Fraser Earl

Fraser Earl
Program Manager
Haida Owned and Operated

Fraser Earl, the Haida Owned and Operated (HO2) Program Manager, is an accomplished adult educator and facilitator with over 20 years of experience coordinating and instructing entrepreneurial training programs at Northwest Community College, the University of Northern British Columbia, and the University of Victoria.

Fraser has instructed the Aboriginal Business & Entrepreneurship Skills Training Program multiple times and is currently the program manager for the Haida Owned and Operated Program through the University of Victoria Peter B. Gustavson School of Business. He also runs his own Educational Consulting business designing and teaching entrepreneurial and financial literacy to a wide range of audiences. He has a Bachelor of Arts in Communications and Anthropology, and a Masters of Education from Simon Fraser University. He is currently a managing partner in a local accommodation business on Haida Gwaii.

In 2014, Fraser began working with the HO2 Program, and says that the most enjoyable part of managing the program is “helping people reach their potential” as entrepreneurs and community leaders. Fraser has seen the program “change lives and communities” in a visible way, and has seen the profound changes in students as they “find the words to [describe] what they already know”. Through HO2, the students develop a “self-confidence” and a “desire to use entrepreneurship to develop their communities.” To date there have been three HO2 cohorts, and Fraser says that the experiences of the graduates and their presence in the community has spread the word: “I constantly have “people in the community tell me their business ideas and ask me when the next program is starting.”

When asked about his favourite part of the program, Fraser echoes the sentiments of many of the students when he identifies the 3C Challenge. He says that he “really enjoys watching the 3C Challenge unfold. It brings the group together early and provides the context for classroom learning. Everyone has lots of fun and the businesses that are started are really smart and creative.”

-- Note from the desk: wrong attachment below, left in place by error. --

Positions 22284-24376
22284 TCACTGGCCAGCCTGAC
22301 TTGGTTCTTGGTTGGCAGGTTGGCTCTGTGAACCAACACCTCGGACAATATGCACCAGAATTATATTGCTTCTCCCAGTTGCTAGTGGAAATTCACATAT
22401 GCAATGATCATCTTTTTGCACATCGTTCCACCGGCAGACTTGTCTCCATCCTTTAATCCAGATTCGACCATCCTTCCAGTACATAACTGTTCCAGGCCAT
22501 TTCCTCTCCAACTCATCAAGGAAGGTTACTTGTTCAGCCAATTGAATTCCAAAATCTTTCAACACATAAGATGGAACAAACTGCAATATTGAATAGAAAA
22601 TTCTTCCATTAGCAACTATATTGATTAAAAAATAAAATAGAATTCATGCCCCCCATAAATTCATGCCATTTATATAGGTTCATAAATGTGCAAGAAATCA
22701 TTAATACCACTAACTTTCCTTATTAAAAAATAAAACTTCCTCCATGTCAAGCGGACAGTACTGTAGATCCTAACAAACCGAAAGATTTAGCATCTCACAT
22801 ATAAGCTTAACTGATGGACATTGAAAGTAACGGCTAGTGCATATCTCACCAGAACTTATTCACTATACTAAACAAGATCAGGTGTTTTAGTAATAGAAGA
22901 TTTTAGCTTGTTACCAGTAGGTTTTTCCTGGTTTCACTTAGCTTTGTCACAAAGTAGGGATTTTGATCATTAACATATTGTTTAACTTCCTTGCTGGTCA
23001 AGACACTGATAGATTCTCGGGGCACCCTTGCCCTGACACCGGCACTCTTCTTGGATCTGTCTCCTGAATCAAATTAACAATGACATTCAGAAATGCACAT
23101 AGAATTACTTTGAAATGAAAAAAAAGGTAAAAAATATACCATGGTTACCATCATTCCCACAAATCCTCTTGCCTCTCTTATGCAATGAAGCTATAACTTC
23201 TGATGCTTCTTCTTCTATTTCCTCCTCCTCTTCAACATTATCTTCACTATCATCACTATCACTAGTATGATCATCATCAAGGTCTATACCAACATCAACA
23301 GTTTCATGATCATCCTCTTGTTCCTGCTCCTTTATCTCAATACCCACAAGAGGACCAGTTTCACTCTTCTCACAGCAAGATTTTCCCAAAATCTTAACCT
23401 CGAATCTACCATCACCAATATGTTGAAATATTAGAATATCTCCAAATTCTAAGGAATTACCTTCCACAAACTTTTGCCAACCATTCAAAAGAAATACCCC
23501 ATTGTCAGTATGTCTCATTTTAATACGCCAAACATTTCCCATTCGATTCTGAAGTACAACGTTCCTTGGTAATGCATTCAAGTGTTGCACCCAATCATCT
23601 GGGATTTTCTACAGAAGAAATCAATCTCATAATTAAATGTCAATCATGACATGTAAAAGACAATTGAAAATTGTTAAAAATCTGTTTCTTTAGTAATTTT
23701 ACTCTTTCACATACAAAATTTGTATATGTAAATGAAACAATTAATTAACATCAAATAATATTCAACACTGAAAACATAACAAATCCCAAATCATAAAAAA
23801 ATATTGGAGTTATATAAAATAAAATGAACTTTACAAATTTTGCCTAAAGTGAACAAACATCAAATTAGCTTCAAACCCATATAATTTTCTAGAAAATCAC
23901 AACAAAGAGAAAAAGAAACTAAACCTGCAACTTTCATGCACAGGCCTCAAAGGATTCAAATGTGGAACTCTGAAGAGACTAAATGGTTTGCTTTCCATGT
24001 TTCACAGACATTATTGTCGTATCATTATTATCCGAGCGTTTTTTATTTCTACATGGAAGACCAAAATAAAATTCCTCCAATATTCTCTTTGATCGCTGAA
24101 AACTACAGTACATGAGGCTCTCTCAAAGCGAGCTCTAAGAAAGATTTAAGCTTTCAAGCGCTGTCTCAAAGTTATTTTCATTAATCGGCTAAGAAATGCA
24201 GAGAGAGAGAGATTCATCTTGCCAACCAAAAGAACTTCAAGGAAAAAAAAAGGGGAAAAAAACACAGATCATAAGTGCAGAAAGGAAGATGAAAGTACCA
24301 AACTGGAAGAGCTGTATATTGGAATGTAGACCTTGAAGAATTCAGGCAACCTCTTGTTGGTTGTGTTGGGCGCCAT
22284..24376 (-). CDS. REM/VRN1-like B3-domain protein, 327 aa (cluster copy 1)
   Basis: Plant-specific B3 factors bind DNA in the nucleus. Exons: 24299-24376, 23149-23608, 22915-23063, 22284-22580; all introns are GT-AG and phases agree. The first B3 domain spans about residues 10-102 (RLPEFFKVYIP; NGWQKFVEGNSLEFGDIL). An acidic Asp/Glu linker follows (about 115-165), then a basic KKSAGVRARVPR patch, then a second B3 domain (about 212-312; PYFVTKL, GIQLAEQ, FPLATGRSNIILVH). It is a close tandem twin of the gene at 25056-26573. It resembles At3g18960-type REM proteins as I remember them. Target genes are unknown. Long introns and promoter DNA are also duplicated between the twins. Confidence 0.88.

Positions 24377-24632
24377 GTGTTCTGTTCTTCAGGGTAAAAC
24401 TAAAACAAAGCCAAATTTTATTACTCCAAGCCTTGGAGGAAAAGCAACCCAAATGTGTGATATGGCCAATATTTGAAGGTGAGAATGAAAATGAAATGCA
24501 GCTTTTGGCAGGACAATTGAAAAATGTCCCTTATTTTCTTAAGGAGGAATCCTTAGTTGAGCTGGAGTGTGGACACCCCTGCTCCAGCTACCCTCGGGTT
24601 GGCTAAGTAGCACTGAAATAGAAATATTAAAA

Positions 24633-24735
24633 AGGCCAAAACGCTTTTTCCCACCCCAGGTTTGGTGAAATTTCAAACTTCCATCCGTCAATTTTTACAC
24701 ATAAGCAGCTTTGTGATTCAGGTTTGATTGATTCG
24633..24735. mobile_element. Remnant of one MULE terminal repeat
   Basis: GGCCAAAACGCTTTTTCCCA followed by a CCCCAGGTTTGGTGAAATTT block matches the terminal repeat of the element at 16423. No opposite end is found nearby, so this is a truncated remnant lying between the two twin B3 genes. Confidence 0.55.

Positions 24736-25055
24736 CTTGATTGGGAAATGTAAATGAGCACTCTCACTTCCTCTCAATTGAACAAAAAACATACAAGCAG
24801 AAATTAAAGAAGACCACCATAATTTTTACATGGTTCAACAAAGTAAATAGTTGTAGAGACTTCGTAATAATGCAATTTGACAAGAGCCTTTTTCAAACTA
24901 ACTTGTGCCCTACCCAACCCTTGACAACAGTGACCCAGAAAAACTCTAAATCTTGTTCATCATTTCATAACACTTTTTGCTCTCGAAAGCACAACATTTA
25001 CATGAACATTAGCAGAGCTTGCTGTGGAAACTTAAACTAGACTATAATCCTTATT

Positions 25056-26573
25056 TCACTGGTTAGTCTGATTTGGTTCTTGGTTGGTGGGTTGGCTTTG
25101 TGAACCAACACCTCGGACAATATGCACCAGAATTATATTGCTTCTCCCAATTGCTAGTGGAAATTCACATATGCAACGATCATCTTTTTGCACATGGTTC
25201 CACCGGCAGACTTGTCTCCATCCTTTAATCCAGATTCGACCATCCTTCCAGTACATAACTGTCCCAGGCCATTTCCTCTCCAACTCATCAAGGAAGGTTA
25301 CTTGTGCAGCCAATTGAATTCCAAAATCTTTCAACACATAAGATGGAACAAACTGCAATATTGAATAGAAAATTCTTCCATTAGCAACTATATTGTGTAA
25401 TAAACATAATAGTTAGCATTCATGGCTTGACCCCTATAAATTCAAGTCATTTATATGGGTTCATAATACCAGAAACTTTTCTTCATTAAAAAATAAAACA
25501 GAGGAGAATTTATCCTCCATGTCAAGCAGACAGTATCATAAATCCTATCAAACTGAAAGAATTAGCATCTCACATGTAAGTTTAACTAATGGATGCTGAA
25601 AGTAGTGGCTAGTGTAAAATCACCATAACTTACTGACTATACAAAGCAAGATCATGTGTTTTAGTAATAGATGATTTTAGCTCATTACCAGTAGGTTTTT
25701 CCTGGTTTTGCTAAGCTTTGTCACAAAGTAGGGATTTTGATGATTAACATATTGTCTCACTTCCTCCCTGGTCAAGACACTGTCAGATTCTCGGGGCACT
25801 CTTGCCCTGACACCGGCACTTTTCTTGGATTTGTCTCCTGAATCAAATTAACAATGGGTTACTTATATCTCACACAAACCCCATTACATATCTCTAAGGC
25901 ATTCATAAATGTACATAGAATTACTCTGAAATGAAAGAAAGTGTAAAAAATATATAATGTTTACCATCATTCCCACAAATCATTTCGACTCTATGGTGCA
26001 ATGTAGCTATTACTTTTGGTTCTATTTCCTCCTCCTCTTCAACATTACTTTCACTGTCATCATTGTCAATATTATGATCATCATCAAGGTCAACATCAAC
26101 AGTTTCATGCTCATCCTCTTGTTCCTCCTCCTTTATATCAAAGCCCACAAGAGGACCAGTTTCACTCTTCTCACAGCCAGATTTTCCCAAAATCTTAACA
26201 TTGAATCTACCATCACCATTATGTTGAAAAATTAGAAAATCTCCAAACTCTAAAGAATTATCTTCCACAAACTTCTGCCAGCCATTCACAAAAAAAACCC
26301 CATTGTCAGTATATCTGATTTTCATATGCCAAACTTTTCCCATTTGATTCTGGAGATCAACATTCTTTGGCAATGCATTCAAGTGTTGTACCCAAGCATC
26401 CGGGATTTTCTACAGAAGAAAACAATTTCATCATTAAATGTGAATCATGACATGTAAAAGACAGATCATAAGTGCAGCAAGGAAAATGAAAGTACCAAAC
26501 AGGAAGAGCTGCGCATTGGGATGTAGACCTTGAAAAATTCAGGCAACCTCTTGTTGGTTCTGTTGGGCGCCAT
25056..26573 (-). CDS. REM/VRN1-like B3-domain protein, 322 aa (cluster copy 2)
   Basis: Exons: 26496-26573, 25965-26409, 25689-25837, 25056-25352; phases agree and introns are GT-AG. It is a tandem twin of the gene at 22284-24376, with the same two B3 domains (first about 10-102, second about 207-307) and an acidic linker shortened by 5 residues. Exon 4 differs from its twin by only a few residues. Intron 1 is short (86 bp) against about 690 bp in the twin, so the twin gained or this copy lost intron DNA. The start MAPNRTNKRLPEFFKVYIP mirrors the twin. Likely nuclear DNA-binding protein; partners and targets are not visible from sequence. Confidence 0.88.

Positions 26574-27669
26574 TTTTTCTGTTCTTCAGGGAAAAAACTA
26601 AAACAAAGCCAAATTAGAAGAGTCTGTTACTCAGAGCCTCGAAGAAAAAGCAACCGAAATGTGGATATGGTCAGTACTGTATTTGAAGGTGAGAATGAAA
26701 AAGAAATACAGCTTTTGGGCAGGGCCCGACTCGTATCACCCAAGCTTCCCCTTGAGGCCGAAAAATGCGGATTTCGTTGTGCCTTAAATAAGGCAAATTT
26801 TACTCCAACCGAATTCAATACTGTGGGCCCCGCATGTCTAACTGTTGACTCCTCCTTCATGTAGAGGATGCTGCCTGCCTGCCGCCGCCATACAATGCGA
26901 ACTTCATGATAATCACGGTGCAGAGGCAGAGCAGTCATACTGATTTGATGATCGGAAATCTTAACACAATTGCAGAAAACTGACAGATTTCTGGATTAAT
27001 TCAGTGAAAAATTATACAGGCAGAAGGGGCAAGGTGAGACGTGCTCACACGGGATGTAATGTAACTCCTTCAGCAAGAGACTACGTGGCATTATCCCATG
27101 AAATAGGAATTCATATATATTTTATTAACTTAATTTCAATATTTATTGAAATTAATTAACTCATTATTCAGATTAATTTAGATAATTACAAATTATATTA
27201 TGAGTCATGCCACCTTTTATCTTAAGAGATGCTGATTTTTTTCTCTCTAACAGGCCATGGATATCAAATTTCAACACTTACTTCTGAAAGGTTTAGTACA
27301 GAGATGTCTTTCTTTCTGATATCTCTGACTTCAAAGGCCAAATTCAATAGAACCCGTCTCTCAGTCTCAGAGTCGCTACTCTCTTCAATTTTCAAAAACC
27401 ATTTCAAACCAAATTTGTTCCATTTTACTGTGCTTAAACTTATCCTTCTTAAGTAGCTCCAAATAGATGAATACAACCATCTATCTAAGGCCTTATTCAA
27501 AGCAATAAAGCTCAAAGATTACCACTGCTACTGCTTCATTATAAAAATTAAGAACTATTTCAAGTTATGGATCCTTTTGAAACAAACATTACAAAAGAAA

Fraser believes that “entrepreneurship is the absolute backbone of our communities”, and that is the “path towards political and economic self-sufficiency.” While there is a great deal of opportunity on Haida Gwaii, but the ability to start or expand business is necessary to take advantage of that opportunity. He says that many “students come into the program believing that all business must be “big””, but that the reality is that “it is small business that is at the heart of a diversified and resilient northern economy.”

Fraser advises prospective students of the ACE program to “have fun and take advantage of the opportunity”. In Fraser’s opinion, “nothing beats being where the magic happens”. Often, the first hurdle the students will face is taking the leap and starting their business. Even so, Fraser says that “there is nothing wrong with starting small” and that the greatest barriers to the successful entrepreneur “are those that we carry in our heads”.

Raised on the north coast, this longtime resident of Haida Gwaii is a devoted father of two daughters. He often spends his free time exploring the area by kayak with his daughters.

The ACE program is grateful to Fraser Earl for his work as Program Manager. With individuals like Fraser, the program will continue to grow and facilitate many more Indigenous entrepreneurs in the pursuit of their dreams.

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